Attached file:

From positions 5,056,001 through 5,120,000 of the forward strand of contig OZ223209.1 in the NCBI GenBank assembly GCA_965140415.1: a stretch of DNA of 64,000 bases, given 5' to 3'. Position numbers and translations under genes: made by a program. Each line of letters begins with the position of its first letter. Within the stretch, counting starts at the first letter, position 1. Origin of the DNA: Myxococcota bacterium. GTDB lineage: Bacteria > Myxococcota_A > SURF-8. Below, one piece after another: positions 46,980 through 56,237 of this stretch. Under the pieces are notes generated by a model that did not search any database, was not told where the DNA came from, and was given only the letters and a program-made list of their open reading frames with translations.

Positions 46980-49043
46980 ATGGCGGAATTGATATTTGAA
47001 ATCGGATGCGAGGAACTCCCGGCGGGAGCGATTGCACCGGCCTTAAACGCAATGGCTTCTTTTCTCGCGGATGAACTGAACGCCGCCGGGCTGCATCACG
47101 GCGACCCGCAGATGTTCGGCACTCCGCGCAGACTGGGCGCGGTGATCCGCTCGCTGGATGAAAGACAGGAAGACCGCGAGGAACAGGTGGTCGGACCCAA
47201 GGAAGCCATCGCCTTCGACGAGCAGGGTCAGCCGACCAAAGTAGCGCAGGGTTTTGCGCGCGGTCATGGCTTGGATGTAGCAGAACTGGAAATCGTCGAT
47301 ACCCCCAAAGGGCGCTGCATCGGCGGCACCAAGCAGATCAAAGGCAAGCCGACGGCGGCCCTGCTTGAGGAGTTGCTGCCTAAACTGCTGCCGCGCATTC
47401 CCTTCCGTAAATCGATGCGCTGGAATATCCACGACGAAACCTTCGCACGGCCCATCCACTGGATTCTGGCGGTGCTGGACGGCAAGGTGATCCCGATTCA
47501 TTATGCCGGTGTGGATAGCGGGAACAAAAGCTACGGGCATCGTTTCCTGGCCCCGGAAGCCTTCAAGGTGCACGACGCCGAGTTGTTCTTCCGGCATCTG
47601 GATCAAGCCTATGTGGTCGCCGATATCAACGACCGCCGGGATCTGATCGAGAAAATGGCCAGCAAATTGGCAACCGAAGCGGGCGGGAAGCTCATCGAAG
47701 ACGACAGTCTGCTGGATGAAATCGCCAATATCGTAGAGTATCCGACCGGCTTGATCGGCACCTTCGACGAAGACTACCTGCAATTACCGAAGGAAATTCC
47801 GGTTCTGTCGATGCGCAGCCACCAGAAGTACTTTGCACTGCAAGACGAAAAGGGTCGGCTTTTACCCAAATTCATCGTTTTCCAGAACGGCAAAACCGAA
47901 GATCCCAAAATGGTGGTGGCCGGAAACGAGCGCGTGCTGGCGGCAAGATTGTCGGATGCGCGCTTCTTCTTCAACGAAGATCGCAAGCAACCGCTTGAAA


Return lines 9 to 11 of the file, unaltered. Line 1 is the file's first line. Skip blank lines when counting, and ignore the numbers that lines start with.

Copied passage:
47501 TTATGCCGGTGTGGATAGCGGGAACAAAAGCTACGGGCATCGTTTCCTGGCCCCGGAAGCCTTCAAGGTGCACGACGCCGAGTTGTTCTTCCGGCATCTG
47601 GATCAAGCCTATGTGGTCGCCGATATCAACGACCGCCGGGATCTGATCGAGAAAATGGCCAGCAAATTGGCAACCGAAGCGGGCGGGAAGCTCATCGAAG
47701 ACGACAGTCTGCTGGATGAAATCGCCAATATCGTAGAGTATCCGACCGGCTTGATCGGCACCTTCGACGAAGACTACCTGCAATTACCGAAGGAAATTCC